Climate action. India achieved its non-fossil fuel targets nine years ahead: PM Modi
India has achieved its installed electric capacity from non-fossil fuel sources, nine years ahead of the target of 2030. The country has set the bar even higher through updated targets, said Prime Minister Narendra Modi.
Today, India is one of the top 5 countries in the world, in terms of installed renewable energy capacity, he said in his virtual address at the G20 Environment and Climate Sustainability Minister’s Meeting being held in Chennai. “We have also set a target of attaining Net Zero by 2070,” he added.
India continues to collaborate with partners through alliances, including International Solar Alliance, CDRI, and the Leadership Group for Industry Transition, he added.
India, a megadiverse country, consistently has been at the forefront in taking action on biodiversity conservation, protection, restoration, and enrichment. Through the Gandhinagar Implementation Roadmap and Platform, we are recognising restoration in priority landscapes impacted by forest fires and mining, he told the G20 gathering.
“Our oceans support the livelihoods of over three billion people across the globe. They are a crucial economic resource, especially for the Small Island States, whom I prefer to call Large Ocean Countries. They are also home to extensive biodiversity. Therefore, responsible use and management of ocean resources is of vital importance,”
Protecting oceans and biodiversity
“I look forward to the adoption of G20 High-Level Principles for a Sustainable and Resilient Blue and Ocean-based Economy. I also call on the G20 to work constructively for an effective international legally-binding instrument to end plastic pollution,” he said.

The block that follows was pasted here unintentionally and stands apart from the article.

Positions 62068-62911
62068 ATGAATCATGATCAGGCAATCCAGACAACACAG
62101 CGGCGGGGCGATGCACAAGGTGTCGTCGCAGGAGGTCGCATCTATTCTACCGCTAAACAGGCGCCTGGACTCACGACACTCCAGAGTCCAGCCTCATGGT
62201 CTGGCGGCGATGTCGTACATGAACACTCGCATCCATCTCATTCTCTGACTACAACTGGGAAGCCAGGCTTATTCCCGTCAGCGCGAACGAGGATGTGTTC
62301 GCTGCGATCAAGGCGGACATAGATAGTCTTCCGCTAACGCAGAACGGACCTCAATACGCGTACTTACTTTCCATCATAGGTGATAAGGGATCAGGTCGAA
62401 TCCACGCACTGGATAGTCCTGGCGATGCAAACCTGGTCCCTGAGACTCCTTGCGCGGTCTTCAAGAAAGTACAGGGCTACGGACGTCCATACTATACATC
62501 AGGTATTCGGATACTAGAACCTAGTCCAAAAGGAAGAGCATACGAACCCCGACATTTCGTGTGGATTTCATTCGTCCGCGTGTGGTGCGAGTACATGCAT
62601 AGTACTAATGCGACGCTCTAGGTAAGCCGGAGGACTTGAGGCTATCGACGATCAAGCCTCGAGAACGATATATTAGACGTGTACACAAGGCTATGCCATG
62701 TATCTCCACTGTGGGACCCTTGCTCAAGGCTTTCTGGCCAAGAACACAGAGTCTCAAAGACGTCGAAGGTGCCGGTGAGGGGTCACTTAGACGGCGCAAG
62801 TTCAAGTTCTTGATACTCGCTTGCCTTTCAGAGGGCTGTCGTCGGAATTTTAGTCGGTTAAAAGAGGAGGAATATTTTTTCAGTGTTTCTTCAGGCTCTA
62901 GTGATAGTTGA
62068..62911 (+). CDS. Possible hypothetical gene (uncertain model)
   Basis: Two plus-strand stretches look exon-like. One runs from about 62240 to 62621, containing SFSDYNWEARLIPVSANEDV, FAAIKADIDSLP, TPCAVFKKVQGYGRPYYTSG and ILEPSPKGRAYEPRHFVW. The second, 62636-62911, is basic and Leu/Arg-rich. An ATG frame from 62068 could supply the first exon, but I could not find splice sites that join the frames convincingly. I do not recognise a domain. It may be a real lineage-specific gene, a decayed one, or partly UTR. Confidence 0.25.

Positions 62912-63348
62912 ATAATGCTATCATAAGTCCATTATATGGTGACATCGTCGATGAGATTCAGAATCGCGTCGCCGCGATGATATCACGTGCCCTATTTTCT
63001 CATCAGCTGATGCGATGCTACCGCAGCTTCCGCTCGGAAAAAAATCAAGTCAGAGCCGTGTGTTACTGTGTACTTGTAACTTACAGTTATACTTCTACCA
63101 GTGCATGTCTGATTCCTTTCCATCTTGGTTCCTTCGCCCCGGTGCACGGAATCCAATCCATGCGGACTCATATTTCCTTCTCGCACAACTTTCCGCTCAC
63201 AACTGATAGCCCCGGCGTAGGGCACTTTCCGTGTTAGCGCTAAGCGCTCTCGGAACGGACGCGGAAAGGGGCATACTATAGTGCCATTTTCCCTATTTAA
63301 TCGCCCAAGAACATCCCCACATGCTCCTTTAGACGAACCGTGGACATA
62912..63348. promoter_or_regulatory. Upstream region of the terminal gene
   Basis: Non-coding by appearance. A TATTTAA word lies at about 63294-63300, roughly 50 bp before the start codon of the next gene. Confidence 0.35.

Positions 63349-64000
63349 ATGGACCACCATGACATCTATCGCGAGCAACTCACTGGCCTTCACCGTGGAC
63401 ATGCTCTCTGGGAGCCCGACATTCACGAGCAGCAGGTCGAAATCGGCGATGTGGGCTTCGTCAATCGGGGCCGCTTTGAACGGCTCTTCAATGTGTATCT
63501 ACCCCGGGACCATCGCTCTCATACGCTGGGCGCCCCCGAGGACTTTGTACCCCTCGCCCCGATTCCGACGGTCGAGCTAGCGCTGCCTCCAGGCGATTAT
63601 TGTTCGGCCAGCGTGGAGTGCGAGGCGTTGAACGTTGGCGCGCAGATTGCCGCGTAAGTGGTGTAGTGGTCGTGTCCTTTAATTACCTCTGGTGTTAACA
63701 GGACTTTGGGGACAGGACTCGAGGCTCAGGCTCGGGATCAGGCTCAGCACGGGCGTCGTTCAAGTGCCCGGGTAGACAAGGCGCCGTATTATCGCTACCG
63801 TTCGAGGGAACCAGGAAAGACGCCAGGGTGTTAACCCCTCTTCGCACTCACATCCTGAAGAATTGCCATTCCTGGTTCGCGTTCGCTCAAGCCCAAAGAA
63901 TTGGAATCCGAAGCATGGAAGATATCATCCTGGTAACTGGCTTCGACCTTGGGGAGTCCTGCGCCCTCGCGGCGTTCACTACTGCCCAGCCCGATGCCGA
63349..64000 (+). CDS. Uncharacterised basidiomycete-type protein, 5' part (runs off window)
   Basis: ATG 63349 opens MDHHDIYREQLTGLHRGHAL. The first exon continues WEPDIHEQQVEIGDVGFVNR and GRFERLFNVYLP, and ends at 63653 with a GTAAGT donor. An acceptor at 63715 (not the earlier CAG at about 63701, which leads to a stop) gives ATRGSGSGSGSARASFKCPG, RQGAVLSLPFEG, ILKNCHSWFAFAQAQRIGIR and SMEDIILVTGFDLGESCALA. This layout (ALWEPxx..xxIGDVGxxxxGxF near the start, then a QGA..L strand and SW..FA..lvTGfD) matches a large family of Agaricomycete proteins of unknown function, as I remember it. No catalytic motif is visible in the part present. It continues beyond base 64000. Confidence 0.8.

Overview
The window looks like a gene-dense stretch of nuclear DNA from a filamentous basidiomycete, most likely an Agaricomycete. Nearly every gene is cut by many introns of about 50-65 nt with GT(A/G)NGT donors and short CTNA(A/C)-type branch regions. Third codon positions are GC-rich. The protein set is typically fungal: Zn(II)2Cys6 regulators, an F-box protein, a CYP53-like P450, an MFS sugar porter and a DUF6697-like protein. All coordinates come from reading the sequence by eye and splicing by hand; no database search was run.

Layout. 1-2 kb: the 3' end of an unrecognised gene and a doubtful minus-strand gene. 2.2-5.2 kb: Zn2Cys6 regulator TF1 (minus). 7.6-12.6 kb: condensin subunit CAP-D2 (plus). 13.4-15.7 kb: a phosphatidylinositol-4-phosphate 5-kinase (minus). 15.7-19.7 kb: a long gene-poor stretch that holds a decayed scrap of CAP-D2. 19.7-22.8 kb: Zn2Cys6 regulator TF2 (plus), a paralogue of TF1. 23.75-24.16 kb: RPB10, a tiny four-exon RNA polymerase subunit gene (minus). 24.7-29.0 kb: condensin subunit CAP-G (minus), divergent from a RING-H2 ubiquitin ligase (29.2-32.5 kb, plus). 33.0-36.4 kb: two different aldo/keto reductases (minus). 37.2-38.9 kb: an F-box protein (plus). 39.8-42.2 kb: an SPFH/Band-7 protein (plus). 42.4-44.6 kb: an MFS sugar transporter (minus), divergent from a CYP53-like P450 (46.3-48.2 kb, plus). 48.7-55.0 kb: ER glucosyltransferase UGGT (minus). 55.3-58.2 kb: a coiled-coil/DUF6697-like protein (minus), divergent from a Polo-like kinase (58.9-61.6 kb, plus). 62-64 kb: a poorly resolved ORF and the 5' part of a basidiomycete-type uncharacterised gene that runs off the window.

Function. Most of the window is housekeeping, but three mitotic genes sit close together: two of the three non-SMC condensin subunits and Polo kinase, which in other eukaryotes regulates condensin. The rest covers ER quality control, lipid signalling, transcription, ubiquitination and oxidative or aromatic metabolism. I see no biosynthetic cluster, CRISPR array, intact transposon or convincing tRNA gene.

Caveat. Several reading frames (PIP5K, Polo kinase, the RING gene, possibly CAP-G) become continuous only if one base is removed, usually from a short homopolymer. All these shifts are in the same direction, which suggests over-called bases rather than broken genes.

“Protecting and caring for Mother Earth is our fundamental responsibility. Today, it has taken the shape of climate action because this duty was ignored by many for a very long time. Based on India’s traditional knowledge, climate action must follow Antyodaya. We must ensure the rise and development of the last person in the society,” he said.
Countries of the Global South are particularly impacted by climate change and environmental issues. “We need enhanced action on commitments under the UN Climate Convention and the Paris Agreement. This will be crucial in helping the Global South fulfil its developmental aspirations in a climate-friendly way. India has led the way through its ambitious Nationally Determined Contributions,” the Prime Minister said.
India’s initiatives for conservation
India recently launched the International Big Cat Alliance for conservation of seven big cats of the planet. It is based on learnings from Project Tiger, a pioneering conservation Initiative. As a result of Project Tiger, 70 per cent of the world’s tigers today are found in India. We are also working on Project Lion and Project Dolphin, he said.
India’s initiatives are powered by people’s participation. Mission Amrit Sarovar is a unique water conservation initiative. Under this mission, more than 63,000 water bodies have been developed in just about one year. This mission is implemented entirely through community participation, and aided by technology.
The Catch the Rain campaign has also shown excellent results. To conserve water, more than 2,80,000 water harvesting structures have been constructed through this campaign. In addition, nearly 2,50,000 re-use and recharge structures have also been constructed. All this was achieved through people’s participation and focused on local soil and water conditions.
“We have also effectively utilised community participation in the Namami Gange Mission for cleaning the river Ganga. This has led to a major achievement in the reappearance of the Gangetic Dolphin in many stretches of the river. Our efforts in wetland conservation have also borne fruit. With 75 wetlands designated as Ramsar sites, India has the largest network of Ramsar sites in Asia,” he said.
In India, environment-friendly actions by any person, company, or local body will not go unnoticed. It can now earn them green credits under the recently announced “Green Credit Programme”. This will mean that activities like tree plantation, water conservation, and sustainable agriculture can now generate revenue for individuals, local bodies and others.
“We should not forget our duties towards mother nature. Mother nature does not favour a fragmented approach. She prefers “Vasudhaiva Kutumbakam” – One Earth, One Family, One Future,” the Prime Minister said